.TP
?V:\fIread-only symbols\fR:\fIread-write symbols\fR
This is a \fImetalint\fR hint and should be used only in special units
exporting some shell variables. The variables before the middle ':'
are exported read-only (changing them will issue a warning), while
other symbols may be freely read and changed.
.TP
?F:\fIfiles created\fR
This line serves two purposes: it is a \fImetalint\fR hint, and also
a placeholder for future \fIjmake\fR use. It must list three kind of files:
the temporary one which are created for a test, the private UU ones created
in the UU directory for later perusal, and the public ones left in the
root directory of the package. Temporary files must be listed with a
preceding '!' character (meaning "no! they're not re-used later!"), private
UU files should be preceded by a './' (meaning: to use them, say \fI./file\fR,
not just \fIfile\fR), and public ones should be named as-is.
.TP
?T:\fIshell temporaries\fR
Another \fImetalint\fR hint. This line lists all the shell variables used
as temporaries within the shell section of this unit.
.TP
?D:\fIsymbol\fR='\fIvalue\fR'
Initialization value for symbols used as conditional dependencies. If no
?D: line is found, then a null value is used instead. The \fImetalint\fR
program will warn you if a symbol is used at least once as a conditional
dependency and does not have a proper ?D: initialization. It's a good
practice to add those lines even for a null initialization since it
emphasizes on the possibly optional nature of a symbol.
.TP
?O:\fIany message you want\fR
This directive indicates that this unit is obsolete as a whole. Whenever
usage of any of its symbols is made (or indirect usage via dependencies),
the message is output on the screen (on stderr). You can put one ore more
lines, in which case each line will be printed, in order.
.TP
?LINT:\fImetalint hints\fR
See the \fImetalint\fR manual page for an explaination of the distinct
hints that can be used.
.TP
?INIT:\fIinitialization code\fR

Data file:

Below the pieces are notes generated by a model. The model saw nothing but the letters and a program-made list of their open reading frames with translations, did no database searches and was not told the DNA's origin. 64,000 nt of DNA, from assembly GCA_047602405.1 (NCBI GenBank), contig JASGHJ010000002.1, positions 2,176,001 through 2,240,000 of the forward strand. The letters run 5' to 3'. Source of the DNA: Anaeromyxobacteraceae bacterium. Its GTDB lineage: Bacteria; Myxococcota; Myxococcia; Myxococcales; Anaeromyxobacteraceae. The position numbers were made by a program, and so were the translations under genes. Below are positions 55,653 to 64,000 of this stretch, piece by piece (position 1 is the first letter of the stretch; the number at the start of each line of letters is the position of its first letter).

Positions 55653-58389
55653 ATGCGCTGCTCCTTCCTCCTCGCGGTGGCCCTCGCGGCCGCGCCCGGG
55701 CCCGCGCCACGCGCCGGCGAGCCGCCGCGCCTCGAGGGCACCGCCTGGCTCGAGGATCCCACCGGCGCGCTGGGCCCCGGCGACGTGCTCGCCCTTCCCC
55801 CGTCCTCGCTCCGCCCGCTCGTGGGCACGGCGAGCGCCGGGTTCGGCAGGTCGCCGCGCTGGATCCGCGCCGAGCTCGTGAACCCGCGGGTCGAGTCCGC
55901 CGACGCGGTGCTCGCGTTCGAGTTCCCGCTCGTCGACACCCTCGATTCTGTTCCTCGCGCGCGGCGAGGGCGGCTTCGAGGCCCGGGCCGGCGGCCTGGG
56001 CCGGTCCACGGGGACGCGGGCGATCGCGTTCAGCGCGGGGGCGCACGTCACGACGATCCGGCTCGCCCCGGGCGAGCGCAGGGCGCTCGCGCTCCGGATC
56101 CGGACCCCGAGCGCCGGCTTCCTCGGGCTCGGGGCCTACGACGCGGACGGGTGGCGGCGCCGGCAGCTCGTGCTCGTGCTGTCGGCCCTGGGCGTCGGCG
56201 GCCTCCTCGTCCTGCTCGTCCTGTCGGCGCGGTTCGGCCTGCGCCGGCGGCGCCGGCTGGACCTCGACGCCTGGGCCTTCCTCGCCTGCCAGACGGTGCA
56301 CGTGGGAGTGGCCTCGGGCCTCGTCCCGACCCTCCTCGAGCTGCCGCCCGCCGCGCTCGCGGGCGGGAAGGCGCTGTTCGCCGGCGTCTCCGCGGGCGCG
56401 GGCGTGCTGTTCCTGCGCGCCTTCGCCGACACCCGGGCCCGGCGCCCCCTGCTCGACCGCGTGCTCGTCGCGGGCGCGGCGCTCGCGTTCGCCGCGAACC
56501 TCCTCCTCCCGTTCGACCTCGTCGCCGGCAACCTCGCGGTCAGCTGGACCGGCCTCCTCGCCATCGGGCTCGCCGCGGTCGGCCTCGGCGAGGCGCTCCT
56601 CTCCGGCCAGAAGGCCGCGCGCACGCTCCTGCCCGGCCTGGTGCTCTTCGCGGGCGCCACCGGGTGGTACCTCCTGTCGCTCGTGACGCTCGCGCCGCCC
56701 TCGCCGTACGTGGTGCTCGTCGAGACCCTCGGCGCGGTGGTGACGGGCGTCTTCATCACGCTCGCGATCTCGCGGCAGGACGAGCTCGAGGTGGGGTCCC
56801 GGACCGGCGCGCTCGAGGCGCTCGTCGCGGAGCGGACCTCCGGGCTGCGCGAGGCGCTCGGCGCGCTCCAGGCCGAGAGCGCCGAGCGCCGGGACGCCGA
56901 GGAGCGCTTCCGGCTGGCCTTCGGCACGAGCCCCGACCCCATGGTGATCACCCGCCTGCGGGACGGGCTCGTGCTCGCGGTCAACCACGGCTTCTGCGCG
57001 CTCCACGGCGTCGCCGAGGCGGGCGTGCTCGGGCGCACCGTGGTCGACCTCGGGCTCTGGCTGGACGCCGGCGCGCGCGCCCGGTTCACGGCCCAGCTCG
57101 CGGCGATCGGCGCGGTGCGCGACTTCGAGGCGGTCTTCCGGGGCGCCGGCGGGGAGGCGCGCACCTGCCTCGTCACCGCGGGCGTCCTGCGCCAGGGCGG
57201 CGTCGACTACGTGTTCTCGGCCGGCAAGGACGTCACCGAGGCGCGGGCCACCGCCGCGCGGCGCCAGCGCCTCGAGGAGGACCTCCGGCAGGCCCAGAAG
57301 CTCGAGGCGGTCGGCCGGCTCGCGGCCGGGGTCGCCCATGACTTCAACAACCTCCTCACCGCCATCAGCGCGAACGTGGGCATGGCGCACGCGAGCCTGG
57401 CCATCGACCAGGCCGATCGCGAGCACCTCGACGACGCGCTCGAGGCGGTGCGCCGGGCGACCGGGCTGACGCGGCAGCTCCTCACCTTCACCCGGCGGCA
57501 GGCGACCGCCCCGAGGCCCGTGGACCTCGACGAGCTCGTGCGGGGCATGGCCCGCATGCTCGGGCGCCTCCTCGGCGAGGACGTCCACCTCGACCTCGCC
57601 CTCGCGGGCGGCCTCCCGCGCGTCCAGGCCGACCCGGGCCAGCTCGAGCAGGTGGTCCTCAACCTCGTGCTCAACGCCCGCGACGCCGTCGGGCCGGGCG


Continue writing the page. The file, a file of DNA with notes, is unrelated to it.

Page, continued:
The initialization code specified by this line will be loaded at the top
of the \fIConfigure\fR script provided the unit is needed.
'''
.SS C Symbol Aliasing
.PP
Sometimes it is not possible to rely on \fImetaconfig\fR's own default
selection for \fIconfig_h.SH\fR comments and C symbol definition. That's
where aliasing comes into play. Since it's rather tricky to explain, we'll
study an example to understand the underlying mechanism.
.PP
The d_const.U unit tries to determine whether or not your C compiler
known about the \fIconst\fR keyword. If it doesn't we want to remap
that keyword to a null string, in order to let the program compile.
Moreover, we want to automatically trigger the test when the \fIconst\fR
word is used.
.PP
Here are the relevant parts of the d_const.U unit:
.Ex
?MAKE:d_const: cat cc ccflags Setvar
?MAKE:	-pick add \$@ %<
?S:d_const:
?S:	This variable conditionally defines the HASCONST symbol, which
?S:	indicates to the C program that this C compiler knows about the
?S:	const type.
?S:.
?C:HASCONST ~ %<:
?C:	This symbol, if defined, indicates that this C compiler knows about
?C:	the const type. There is no need to actually test for that symbol
?C:	within your programs. The mere use of the "const" keyword will
?C:	trigger the necessary tests.
?C:.
?H:?%<:#$\&d_const HASCONST	/**/
?H:?%<:#ifndef HASCONST
?H:?%<:#define const
?H:?%<:#endif
?H:.
?W:%<:const
?LINT:set d_const
?LINT:known const
: check for const keyword
echo " "
echo 'Checking to see if your C compiler knows about "const"...' >&4
$cat >const.c <<'EOCP'
main()
{
	const char *foo;
}
EOCP
if $\&cc -c $\&ccflags const.c >/dev/null 2>&1 ; then
	val="$\&define"
	echo "Yup, it does."
else
	val="$\&undef"
	echo "Nope, it doesn't."
fi
set d_const
eval $\&setvar
.Ef
First we notice the use of a ?W: line, which basically says: "This unit
is wanted when the \fIconst\fR keyword is used in a C file.". In order
to conditionally remap \fIconst\fR to a null string in \fIconfig.h\fR,
I chose to conditionally define \fIHASCONST\fR via \fI\$\&d_const\fR.
.PP
However, this raises a problem, because the \fIHASCONST\fR symbol is not
going to be used in the sources, only the \fIconst\fR token is. And the
?H: line defining \fIHASCONST\fR is implicitely guarded by '?HASCONST'.
Therefore, we must add the explicit '?%<' constraint to tell \fImetaconfig\fR
that those lines should be included in \fIconfig_h.SH\fR whenever the
\&'%<' symbol gets wanted (%< refers to the unit's name, here \fId_const\fR).
.PP
That's almost perfect, because the ?W: line will want \fId_const\fR whenever
\fIconst\fR is used, then the ?H: lines will get included in the
\fIconfig_h.SH\fR file. However, the leading comment (?C: lines) attached to
\fIHASCONST\fR is itself also guarded via \fIHASCONST\fR, i.e. it has an
implicit '?HASCONST' constraint. Hence the need for \fIaliasing\fR the
\fIHASCONST\fR symbol to '%<'.
.PP
The remaining part of the unit (the shell part) is really straightforward.
It simply tries to compile a sample C program using the \fIconst\fR keyword.